And for the sake of vanity, here's my own experiment: http://www.oscarts.org/production_03.html
As someone who has magical fantasies about someday dominating and mastering the indie/experimental animation market through a combination of bribes and demagoguery (only to be overthrown when I can't rig the vote...), it warms my heart that the modern landscape offers an opportunity for this medium which has been hitherto unknown.
A while ago I found an anniversary archive of Cal Arts experimental animation from over 20 years or something. The article flippantly mentioned that despite this robust portfolio, the school began discouraging experimental animation because it's, shall we say, practically unmarketable.
However, my generation has a much better opportunity to not only create experimental animation, but also profit from it. Here's what I think the major factors contributing to it are:
1. Internet distribution reaching a wide audience. How many people have seen Charlie the Unicorn? Ask this at a college, and you aught to hit at least 50%. Back in the day, you had to drop $50 on a festival submission fee so that 100 people could see your stuff. Now you can get it out there and build a rep without spending a dime via YouTube. Even better, a site like www.awntv.com or www.atomfilms.com lets you actually MAKE money off your cartoons through ad revenue. And even in the case of real-life viewings at film festivals and venues, you still have much better access; film festivals always have websites now, and it's far easier and less committing to hit "upload" than to send out a whole press package with a VHS tape. www.withoutabox.com offers a search engine that lets you submit a film to any film festival in the world, all from a central hub.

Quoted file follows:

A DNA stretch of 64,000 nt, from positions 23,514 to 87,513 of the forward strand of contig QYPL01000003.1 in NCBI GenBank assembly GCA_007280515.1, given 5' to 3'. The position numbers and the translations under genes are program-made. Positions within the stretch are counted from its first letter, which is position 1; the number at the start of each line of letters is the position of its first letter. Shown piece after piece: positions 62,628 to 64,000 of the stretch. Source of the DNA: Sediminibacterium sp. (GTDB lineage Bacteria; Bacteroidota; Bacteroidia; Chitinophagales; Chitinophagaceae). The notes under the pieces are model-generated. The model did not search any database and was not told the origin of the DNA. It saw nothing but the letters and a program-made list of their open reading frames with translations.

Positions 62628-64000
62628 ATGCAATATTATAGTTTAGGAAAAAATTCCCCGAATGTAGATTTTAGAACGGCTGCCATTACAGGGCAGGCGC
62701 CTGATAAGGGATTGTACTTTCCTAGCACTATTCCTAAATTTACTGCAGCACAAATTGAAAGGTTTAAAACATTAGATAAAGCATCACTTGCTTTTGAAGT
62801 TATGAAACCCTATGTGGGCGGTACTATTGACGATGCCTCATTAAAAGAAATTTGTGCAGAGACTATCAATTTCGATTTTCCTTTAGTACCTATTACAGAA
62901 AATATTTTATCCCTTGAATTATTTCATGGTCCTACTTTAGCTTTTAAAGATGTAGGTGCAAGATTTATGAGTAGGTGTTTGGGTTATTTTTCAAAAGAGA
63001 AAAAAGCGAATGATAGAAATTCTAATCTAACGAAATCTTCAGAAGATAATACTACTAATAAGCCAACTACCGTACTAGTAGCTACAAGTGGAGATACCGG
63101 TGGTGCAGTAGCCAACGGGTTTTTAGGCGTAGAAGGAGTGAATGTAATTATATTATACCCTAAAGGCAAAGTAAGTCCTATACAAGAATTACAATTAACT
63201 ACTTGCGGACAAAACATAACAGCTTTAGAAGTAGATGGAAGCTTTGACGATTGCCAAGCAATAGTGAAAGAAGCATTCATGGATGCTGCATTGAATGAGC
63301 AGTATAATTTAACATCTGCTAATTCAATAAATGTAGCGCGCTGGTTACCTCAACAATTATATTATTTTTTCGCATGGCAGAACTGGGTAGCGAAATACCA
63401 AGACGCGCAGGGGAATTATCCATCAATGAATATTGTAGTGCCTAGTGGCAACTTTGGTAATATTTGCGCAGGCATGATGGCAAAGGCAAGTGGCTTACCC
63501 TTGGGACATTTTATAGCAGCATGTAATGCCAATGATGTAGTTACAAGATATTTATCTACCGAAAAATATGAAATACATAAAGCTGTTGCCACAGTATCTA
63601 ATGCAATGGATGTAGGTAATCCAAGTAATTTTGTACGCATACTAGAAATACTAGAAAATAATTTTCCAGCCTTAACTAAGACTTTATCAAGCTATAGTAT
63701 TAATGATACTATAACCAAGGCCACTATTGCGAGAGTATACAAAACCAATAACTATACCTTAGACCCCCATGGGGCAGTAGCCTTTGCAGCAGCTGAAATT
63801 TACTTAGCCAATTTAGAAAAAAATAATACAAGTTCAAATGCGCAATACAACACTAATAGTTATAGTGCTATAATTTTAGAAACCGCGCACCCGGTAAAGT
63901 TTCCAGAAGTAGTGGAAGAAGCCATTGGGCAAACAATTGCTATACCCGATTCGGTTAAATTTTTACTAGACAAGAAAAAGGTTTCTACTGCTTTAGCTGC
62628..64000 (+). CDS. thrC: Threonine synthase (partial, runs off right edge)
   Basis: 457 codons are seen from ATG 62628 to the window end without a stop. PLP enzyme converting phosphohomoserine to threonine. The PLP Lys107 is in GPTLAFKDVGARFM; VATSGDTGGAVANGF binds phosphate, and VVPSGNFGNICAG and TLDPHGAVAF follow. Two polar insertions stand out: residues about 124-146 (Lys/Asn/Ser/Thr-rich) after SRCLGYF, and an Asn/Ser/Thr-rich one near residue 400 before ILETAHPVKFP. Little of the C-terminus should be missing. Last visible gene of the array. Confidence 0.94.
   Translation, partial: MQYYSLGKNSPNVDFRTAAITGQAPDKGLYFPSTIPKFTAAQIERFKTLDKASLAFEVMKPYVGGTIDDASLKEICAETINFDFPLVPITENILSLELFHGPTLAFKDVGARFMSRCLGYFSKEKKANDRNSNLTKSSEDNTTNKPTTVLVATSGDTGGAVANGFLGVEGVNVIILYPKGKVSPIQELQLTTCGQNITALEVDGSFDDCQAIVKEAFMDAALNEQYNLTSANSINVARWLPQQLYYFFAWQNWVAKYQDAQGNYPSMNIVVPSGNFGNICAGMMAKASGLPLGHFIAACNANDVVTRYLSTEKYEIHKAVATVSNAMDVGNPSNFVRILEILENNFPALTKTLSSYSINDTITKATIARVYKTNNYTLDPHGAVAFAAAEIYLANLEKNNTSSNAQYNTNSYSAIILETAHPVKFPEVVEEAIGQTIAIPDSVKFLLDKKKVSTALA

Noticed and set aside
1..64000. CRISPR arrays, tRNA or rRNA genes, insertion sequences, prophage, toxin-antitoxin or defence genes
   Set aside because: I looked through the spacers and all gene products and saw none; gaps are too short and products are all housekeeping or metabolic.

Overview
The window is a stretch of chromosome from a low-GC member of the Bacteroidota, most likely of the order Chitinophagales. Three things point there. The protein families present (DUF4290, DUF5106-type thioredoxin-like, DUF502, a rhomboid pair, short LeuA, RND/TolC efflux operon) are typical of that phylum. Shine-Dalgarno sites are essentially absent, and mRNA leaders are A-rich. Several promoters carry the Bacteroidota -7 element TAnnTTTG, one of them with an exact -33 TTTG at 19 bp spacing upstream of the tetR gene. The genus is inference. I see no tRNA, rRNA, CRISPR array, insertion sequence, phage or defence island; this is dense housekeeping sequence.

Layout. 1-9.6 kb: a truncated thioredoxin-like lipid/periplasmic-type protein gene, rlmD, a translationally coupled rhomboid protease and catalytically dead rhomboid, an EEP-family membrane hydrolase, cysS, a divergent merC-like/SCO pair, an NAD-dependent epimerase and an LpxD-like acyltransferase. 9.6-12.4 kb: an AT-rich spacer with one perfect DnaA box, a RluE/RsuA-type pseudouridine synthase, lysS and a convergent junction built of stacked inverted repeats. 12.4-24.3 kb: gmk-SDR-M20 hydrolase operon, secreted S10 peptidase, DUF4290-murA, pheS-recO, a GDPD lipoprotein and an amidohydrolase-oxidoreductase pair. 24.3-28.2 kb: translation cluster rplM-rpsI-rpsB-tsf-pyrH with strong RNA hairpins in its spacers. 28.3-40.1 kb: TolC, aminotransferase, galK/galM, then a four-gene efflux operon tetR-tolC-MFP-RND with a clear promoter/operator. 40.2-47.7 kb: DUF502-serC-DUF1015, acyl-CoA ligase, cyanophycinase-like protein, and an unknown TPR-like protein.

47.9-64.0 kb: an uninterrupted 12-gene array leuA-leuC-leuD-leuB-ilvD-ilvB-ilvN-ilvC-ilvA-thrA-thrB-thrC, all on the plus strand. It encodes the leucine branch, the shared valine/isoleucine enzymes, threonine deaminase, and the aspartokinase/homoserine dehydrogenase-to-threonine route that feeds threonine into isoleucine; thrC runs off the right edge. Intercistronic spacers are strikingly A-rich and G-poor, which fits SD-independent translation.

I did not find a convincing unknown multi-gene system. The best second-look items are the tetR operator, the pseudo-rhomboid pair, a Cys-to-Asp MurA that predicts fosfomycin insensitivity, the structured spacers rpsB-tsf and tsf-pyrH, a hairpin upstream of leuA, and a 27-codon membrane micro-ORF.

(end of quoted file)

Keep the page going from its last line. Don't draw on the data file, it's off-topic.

2. Technology. Back in the day, animation was great because it could tell any story and show anything possible through the pencil. Well, in modern day we essentially have a thousand new metaphorical "pencils" to explore looks, production techniques, stylistic approaches and motion methods. Flash, 3D, and After Effects mean that any video-oriented medium can be approached in a whole new way.
3. Exposure and learning resources. Distribution is terrific for the indie animator, but it's also great for the up-and-coming artist looking for a niche. Now when you're in school, there's a multitude of cartoons on YouTube that lets you hypothesize about your own ability to create such a cartoon. Similarly, you can easily find a number of great animations that are supplemented with tutorials, explanations, production focus, and a method of contacting the artist who created it.
4. It's hip to be square! Disney famously set the pace for years in the animation industry, setting standards for quality, convention and popularity. And even when projects like Yellow Submarine or Fritz the Cat would try and make elbow room for the weirdos, they were playing to a very small weirdo crowd. But in today's landscape, kids love finding the primordial, aberrant animation that you can't necessarily throw on Cartoon Network. And even then, often times you can, and when the demand is high enough it DOES get on Cartoon Network. A great example of this is Jason Reitman, director of Academy Award-winning Juno, who back in the day was posting stuff on AtomFilms. Clearly, there's people out there who dig this stuff, and an ever-increasing crowd that'll drop 90 minutes on this market rather than on some Pixar-imitating SFX-laden piece that is nonetheless devoid of style and substance.